The traffic light where Ninth Street crosses Philadelphia Street and turns into Oakland Avenue is nearly always red when I reach it. And though I’m very nearly always turning right past the Ninth Street Deli to head out of town, it’s one of those no-turn-on-red intersections, and so I find myself reading the local radio station’s news scroll on the bank across the street.
But this particular evening, as I adjusted my sunglasses before heading west into the setting sun, the news scroll was all old stories I’d known (or written) all day, and a man reading on the library’s wide stone steps caught my attention.
His white hair poked out from the bottom of a black, unadorned ball cap; a blue shirt was tucked into his jeans, and he wore blue, high-topped tennis shoes. His glasses were pushed low on his nose as he read, shaded by the library wall from the still-hot sunshine.
And suddenly I was jealous, wishing I were reading on the library steps or my own front porch rather than heading off to another long and contentious school board meeting. And I couldn’t even tell you what about the man caught my attention; perhaps it was the simplicity of his evening, lost in the pages of a book on an early-summer evening in a small town where even a newcomer like I often pass a neighbor on my short walk home from work.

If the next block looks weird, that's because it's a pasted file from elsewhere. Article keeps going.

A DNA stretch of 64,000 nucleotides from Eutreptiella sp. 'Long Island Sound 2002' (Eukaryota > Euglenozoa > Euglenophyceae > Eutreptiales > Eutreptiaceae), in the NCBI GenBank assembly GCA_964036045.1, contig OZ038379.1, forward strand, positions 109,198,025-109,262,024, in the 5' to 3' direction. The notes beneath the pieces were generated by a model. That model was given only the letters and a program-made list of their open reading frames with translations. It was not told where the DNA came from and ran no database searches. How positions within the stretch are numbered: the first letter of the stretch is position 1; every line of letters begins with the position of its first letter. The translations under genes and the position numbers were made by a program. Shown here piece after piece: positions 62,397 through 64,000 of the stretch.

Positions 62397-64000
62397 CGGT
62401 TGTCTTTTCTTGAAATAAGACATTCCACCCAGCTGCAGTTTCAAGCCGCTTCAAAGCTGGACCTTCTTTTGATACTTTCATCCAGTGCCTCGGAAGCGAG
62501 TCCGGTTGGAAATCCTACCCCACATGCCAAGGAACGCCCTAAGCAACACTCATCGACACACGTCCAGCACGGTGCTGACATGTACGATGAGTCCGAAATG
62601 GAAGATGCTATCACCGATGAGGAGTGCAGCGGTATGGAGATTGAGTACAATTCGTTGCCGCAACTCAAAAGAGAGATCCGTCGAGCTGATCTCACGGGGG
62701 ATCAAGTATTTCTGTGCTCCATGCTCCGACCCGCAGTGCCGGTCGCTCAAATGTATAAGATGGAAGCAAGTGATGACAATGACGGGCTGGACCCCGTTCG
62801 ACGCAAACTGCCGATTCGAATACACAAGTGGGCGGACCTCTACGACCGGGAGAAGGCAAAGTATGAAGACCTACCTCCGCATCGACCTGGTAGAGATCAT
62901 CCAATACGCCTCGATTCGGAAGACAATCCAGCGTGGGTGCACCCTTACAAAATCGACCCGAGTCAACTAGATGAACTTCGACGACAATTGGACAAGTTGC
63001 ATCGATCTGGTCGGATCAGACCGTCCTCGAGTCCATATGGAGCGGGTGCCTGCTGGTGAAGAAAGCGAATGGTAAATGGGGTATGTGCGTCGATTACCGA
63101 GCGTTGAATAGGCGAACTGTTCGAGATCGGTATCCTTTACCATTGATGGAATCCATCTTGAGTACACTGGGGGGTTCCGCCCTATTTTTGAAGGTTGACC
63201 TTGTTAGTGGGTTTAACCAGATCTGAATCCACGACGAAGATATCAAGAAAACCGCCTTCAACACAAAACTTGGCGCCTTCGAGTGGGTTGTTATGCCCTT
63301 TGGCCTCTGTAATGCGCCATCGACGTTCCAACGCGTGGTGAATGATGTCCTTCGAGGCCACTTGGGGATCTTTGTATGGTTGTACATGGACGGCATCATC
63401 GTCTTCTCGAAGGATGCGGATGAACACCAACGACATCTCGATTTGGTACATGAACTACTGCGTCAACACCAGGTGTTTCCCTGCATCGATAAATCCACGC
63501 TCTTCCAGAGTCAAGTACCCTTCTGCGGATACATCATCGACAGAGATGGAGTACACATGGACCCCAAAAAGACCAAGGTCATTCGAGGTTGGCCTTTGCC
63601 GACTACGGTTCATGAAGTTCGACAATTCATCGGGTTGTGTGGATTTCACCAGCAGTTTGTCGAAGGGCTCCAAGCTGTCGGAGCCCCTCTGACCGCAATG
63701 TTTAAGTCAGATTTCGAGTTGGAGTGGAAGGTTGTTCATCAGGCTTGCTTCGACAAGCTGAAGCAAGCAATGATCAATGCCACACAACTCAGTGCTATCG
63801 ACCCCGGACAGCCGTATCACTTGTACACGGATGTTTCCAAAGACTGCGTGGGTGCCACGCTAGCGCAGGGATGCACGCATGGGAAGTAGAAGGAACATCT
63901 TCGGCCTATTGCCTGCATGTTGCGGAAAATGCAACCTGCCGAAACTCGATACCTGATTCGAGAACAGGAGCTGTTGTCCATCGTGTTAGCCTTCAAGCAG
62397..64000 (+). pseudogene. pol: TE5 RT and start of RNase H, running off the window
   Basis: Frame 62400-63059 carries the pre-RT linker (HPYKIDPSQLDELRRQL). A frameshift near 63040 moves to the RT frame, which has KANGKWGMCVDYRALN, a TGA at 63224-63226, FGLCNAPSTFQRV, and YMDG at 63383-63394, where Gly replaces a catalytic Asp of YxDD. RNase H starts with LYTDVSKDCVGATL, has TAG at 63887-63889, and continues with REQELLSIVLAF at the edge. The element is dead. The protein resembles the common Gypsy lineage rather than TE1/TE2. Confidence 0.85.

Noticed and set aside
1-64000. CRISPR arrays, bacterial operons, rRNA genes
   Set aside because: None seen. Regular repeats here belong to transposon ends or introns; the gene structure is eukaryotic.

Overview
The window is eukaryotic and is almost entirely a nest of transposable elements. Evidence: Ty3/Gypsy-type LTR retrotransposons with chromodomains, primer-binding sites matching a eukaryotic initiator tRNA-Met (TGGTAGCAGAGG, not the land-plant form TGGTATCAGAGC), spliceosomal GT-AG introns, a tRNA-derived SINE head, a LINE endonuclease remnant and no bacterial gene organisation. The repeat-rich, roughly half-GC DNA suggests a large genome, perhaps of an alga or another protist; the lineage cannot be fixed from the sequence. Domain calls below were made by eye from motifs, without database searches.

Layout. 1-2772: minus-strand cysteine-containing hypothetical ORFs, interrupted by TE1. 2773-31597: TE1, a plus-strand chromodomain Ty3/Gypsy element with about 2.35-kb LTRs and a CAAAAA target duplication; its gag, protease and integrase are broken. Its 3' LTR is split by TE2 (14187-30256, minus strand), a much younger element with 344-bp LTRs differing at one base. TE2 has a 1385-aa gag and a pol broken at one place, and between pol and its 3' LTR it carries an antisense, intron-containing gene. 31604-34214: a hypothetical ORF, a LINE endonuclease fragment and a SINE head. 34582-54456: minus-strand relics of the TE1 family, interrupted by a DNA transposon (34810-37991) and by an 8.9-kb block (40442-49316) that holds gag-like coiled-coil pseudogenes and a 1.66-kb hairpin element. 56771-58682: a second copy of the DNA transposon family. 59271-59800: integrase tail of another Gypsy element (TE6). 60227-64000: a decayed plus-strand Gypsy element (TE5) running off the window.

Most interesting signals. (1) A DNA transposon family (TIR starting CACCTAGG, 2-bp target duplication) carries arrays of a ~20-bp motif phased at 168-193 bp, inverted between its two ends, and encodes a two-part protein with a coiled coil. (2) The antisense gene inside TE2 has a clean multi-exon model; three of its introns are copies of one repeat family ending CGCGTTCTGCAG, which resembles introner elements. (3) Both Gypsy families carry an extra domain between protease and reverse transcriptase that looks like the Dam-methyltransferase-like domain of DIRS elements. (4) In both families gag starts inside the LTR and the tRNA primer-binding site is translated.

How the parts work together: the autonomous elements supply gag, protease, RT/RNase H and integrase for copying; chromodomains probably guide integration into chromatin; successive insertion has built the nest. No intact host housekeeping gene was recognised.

I guess he caught one of my co-worker’s attention too; his photo appeared on the back of the next day’s paper, sitting just the way he was when I passed him. She asked the title of his book: It was “Calculus Made Easy.” Guess his night wasn’t as relaxing as I thought when I watched him turn the pages, before the light at Ninth and Philadelphia turned green.
(You can see the picture here)